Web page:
Certosa di Padula; Part I – May 2, 2018 – Padula, Italy
Yes, you read that correctly: Part I. This is going to be a three-part photo essay because I went crazy with the camera in the four plus hours we walked the grounds and buildings.
It was an easy drive that lasted about one and a half hours. As is so typical of the Italian countryside it was beautiful. We arrived, parked in a large parking lot (not typical of Italy) with very few cars and only two or three buses, and set off for the entrance to this UNESCO World Heritage Carthusian monastery.
One of the reasons for all the photographs is this monastery is the largest monastery in Italy. One of the statistics is: 320 rooms and halls – thank god (no pun intended) not all the rooms are open. The oldest portion of the monastery is 450 years old or another way to think of its age is construction began in 1568. Most of the monastery was built in the Baroque style.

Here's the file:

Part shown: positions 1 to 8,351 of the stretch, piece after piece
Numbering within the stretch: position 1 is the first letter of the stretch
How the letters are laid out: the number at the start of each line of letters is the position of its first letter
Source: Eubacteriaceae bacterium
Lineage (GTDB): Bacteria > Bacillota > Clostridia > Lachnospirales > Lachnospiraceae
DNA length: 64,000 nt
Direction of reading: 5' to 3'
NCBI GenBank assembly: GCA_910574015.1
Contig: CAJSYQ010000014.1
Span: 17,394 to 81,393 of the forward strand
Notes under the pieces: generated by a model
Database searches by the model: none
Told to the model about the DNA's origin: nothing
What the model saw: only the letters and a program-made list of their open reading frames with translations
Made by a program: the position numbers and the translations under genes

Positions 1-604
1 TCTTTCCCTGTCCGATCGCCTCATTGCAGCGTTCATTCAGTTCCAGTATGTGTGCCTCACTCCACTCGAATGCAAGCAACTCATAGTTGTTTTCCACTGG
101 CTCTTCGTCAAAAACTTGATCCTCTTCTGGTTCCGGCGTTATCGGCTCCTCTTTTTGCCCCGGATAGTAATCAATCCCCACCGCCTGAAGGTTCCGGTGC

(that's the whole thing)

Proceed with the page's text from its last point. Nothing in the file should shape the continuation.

If 1568 is not old enough for your enjoyment remember the monastery was founded in 1306. The monastery was dedicated to one of Nancy’s and my favorite saints, Saint Lawrence. He was supposed to have been roasted alive on a griddle iron and is the patron saint for rotisserie owners – you just can’t make things like this up.
Above is the courtyard leading to the cloister and looking at the main entrance.
The main entrance.
Reasonably sure this is Saint Bruno -- note the identifying skull -- and he founded the Carthusian order. (From our book, Saints in Art which has been very helpful.)
When you purchase your entrance tickets in a room like this you wonder what is next.
The first interior courtyard we walked.
As we went from room to room I was always peering out the windows to see what I could see.
One of the gardens for contemplation.
And then there is the gigantic interior yard.
The walkway behind the columns.
The covered walkways and their supporting columns.
The town of Padula looking down on the monastery.
When the monks were not in deep contemplation they were working. The kitchen:
I like the tile colors.
And even in the kitchen there was God or at least frescos representing various religious ideas.
Next post will be photographs of the interior of various rooms and halls. I know you can’t wait!